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Ritratto equestre di Carlo Emanuele I, Duca di Savoia (Rivoli 1562 - Savigliano 1630)

Jan Kraeck (Haarlem 1540 circa – Torino 1607) Bottega di

Jan Kraeck, in Italy Giovanni Caracca
(Haarlem c. 1540 - Turin 1607)
Workshop of

Equestrian portrait of Charles Emmanuel I, Duke of Savoy (Rivoli 1562 - Savigliano 1630) known as 'the Great'

Oil on canvas
148 × 122 cm - Framed 165 × 139 cm

The work is also accompanied by an expert's report by Dr. Arabella Cifani, which traces it back to a pupil of the master, Giulio Maino (1570 - after 1643)
D23-050 € 14.000 Request information
The subject of this fascinating equestrian portrait is Charles Emmanuel I, Duke of Savoy (Rivoli 1562 - Savigliano 1630), immortalised in adulthood, proudly mounted on the back of his white horse, in his sumptuous ceremonial armour trimmed with fine gold ornaments. He wears short hair, a pointed beard and moustache, with a lace ruff around his neck.

Nicknamed 'Firehead' by his subjects, due to his manifest military aptitude and impetuous character, he was one of the most capable and cultured princes in the history of the House of Savoy; his birth was announced to the family by Nostradamus, in 1561, who added that he would become 'the greatest leader of his time'.

He married the daughter of Philip II of Spain, Catherine Michela, confirming the traditional link of his lineage with the Habsburgs of Spain.

Ambitious and self-confident, thanks to the excellent state of the Duchy he had inherited from his father, he sought to expand his power territorially: he left the Duchy of Savoy an administrative, diplomatic and military organisation of an efficiency and solidity never known in the past, achieved with the contribution of the Piedmontese officials he surrounded himself with. Turin was enriched with churches, palaces and monuments, and the Savoy court became Italy's leading cultural centre thanks to intellectuals from all over the peninsula.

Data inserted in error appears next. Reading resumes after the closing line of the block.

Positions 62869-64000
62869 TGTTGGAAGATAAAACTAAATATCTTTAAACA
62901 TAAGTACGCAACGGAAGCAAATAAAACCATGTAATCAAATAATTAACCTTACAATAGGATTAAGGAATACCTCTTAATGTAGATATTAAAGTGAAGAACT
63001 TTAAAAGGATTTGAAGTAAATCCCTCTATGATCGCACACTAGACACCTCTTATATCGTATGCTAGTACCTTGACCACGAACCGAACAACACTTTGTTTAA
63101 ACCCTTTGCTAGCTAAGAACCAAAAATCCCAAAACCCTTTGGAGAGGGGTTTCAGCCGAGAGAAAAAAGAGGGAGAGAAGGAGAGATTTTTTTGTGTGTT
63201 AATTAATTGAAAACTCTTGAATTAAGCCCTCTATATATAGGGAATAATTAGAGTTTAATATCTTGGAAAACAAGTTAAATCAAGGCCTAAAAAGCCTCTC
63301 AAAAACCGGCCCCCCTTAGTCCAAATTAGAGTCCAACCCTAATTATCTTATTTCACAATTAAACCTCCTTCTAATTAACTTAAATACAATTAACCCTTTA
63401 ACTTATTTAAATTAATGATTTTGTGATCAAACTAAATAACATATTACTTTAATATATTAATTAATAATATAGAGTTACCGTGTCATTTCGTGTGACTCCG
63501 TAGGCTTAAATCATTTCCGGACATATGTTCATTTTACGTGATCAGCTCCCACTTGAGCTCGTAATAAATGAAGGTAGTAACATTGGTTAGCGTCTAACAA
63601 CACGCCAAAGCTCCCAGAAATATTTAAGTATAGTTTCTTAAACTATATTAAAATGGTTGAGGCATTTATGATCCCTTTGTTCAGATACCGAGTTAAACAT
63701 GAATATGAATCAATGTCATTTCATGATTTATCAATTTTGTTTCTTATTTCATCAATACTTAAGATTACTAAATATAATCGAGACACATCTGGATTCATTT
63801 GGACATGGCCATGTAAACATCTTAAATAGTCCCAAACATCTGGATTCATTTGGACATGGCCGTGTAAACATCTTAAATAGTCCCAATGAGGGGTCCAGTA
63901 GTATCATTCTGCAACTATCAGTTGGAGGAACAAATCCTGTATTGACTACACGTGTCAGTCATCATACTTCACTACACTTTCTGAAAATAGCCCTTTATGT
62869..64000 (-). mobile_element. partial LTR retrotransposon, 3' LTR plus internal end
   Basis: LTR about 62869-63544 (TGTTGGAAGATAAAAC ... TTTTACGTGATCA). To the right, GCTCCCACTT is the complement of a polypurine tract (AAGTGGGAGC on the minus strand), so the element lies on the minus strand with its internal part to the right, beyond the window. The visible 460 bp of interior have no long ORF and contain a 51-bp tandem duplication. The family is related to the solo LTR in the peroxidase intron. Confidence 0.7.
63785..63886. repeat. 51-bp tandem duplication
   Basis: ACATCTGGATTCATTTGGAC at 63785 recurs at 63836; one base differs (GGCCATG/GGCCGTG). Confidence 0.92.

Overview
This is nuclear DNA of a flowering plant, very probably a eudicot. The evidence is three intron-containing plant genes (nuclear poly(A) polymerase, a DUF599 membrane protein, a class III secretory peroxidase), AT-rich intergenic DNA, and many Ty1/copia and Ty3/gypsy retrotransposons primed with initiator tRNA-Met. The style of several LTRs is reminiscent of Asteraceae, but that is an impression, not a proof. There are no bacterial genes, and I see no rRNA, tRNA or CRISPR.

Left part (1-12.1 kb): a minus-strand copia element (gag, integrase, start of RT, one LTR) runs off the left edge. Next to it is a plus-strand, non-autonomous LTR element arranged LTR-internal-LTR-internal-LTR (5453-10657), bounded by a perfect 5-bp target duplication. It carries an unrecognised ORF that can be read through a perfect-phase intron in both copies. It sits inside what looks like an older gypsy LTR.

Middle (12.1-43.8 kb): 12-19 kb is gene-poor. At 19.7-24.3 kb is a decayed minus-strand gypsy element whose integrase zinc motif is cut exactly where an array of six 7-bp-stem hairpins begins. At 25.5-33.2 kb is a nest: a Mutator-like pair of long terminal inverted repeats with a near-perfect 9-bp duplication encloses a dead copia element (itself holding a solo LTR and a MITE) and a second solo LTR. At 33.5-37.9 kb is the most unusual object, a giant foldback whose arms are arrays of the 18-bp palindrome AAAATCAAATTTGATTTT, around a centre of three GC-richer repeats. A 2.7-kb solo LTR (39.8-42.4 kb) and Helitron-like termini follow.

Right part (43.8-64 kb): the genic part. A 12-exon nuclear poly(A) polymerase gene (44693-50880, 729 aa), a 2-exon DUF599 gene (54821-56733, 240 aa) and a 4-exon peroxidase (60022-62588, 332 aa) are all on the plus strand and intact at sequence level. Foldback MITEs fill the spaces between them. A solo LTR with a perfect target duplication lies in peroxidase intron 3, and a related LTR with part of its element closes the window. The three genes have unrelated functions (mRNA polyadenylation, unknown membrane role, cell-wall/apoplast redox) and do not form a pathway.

Our fine portrait stands out for the pose of the valiant noble knight who sits firmly on the back of his steed and holds the staff of command.

The armour, in its sumptuousness and richness, recalls those in use at the Spanish court and with the Habsburgs, as shown by the portraits of artists working for Spanish kings between the 16th and 17th centuries: for example, the famous Charles V on horseback by Titian (1548, Prado Museum), the Equestrian Portrait of Charles V of Habsburg (c. 1620, Uffizi, Florence) and the Portrait of Charles I of England (1640, Prado Museum), both by Van Dyck, with a type of portrait that glorified and emphasised the strength and magnificence of the immortalised ruler.

The work is undoubtedly by an artist/collaborator from the workshop of the Flemish painter Jan Kraeck (Haarlem 1540 - Turin 1607), known by the Italianised name of Giovanni Caracca, who was mainly active as a painter at the Savoy court, working both in the service of Emanuele Filiberto I and for his son Carlo Emanuele I of Savoy between 1568 and 1607, and engaged in the most important works promoted by the dynasty.

During his stay at the Savoy court, Caracca produced numerous portraits, and in particular we must mention the series dedicated to the depiction of the entire genealogy of the Counts and later Dukes of Savoy, commissioned at the beginning of the 17th century by Charles Emmanuel I for his Grand Gallery (which united the Castle and the Ducal Palace), which were however destroyed by fire in 1659.

The equestrian portrait of Charles Emmanuel I, in particular, was in fact replicated by Caracca and his workshop on several occasions, one of which was for the Great Gallery, for which he also painted the image of his father Emmanuel Philibert I. This series of canvases, with portraits strictly on horseback, as Caracca himself had designed, was initially intended to appear above the wardrobe cupboards, with the effigies standing out majestically from the top of the great corridor.

Our painter's portrait production was strongly influenced by his encounter with the artists working at the Spanish court in 1585, on the occasion of the wedding between Charles Emmanuel I and the Enfanta of Spain, Catherine Michela, daughter of Philip II. His encounter with the portrait painters at the Spanish court oriented his production, initially based only on the model of late 16th century French portraiture, towards the canons of the 'International Court Portrait' with a focus on the painting of Alonso Sanchez Coello and Antonio Moro.


The painting is sold complete with an attractive antique gilded frame and is accompanied by a certificate of authenticity and descriptive iconographic card.

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